Dissertation - Martins, Pedro_DPversion.pdf

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PARTICLE MECHANICS APPROACH TO MODELING DISINTEGRATION OF CONFINED GRANULAR SYSTEMS DUE TO HYDRATION AND SWELLING

Tablets are the most common form of pharmaceutical solid oral dosages, and they are manufactured by die-compaction of powder blends comprised of active pharmaceutical ingredients (APIs) and excipients. Excipients (such as absorbents, disintegrants, dissolution modifiers, and wetting agents) are responsible for controlling the tablet disintegration time and dissolution rate and, ultimately, the drug release profile--making each tablet formulation unique. However, the understanding of the underlying coupled mechanics of imbibition, swelling, and disintegration still poses open questions. Therefore, developing a new formulation for a desired drug release profile is challenging and frequently guided by trial and error. This dissertation contributes to understanding these coupled mechanisms in compacted powder mixtures by developing mechanistic particle-based models and numerical techniques that can potentially assist and accelerate product development. In order to model the disintegration of granular material due to liquid sorption, we identify four modeling milestones: (i) a particle mechanics approach to model microstructure formation during die-compaction and particles interaction during swelling, (ii) a network-like, particle-to-particle solvent diffusion model to account for imbibition across the contact interfaces created during the compaction process, (iii) an efficient grain-based pore-network construction model, to characterize the pores-space of die-compacted granular materials, and (iv) an absorptive, dynamic, two-phase flow, pore-network model to account for capillary imbibition. This dissertation covers the first three modeling milestones, aiming to model pharmaceutical tablets disintegration from a particle-pore scale perspective. However, our models can be easily extended to any sorptive granular media. The proposed multi-physics modeling approach then predicts disintegration by accounting for solid-bridge breakage during the stress relaxation process induced by particle swelling and softening upon sorption. Furthermore, we demonstrate that the seamless integration of experimental and computational methods is paramount for advancing the development of pharmaceutical solid dosage formulations.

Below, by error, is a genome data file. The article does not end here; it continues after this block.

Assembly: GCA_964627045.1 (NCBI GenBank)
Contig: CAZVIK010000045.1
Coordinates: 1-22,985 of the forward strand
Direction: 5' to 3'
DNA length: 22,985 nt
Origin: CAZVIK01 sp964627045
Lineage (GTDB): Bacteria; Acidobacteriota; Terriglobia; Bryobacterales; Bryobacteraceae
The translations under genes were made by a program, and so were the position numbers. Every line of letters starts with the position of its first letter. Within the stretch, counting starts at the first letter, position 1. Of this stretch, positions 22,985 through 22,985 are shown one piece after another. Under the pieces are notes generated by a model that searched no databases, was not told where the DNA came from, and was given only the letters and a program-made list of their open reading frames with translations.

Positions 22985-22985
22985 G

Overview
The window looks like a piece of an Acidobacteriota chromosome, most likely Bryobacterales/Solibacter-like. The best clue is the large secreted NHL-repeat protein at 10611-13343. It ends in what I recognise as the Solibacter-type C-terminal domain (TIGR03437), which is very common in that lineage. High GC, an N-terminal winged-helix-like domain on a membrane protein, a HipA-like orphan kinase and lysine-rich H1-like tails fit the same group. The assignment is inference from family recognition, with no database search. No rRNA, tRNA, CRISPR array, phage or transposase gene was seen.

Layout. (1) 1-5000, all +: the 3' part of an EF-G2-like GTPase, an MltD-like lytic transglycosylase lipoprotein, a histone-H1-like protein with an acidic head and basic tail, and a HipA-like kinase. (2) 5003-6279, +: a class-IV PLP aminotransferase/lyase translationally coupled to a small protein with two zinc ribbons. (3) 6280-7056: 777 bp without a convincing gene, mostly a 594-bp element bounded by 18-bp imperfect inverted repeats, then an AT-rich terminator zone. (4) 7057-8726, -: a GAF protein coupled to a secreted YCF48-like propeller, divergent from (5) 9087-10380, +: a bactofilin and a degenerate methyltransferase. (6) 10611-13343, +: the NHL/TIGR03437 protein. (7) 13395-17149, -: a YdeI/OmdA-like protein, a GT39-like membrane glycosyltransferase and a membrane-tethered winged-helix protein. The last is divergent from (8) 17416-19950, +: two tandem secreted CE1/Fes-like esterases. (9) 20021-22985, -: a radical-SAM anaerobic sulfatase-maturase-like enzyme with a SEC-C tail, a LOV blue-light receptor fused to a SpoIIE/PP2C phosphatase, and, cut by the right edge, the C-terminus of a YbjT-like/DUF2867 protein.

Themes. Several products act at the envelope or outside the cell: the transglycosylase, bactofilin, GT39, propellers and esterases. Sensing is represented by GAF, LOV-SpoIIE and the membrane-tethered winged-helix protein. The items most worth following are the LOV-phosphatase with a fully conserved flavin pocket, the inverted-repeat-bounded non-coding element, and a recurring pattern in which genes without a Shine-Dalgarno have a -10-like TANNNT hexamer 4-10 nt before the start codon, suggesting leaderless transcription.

Funding

National Science Foundation grant number CMMI-153886

History

Degree Type

Doctor of Philosophy

Department

Mechanical Engineering

Campus location

West Lafayette

Advisor/Supervisor/Committee Chair

Marcial Gonzalez

Additional Committee Member 2

Carl R. Wassgren Jr

Additional Committee Member 3

Hector Gomez Diaz

Additional Committee Member 4

Paul R. Mort III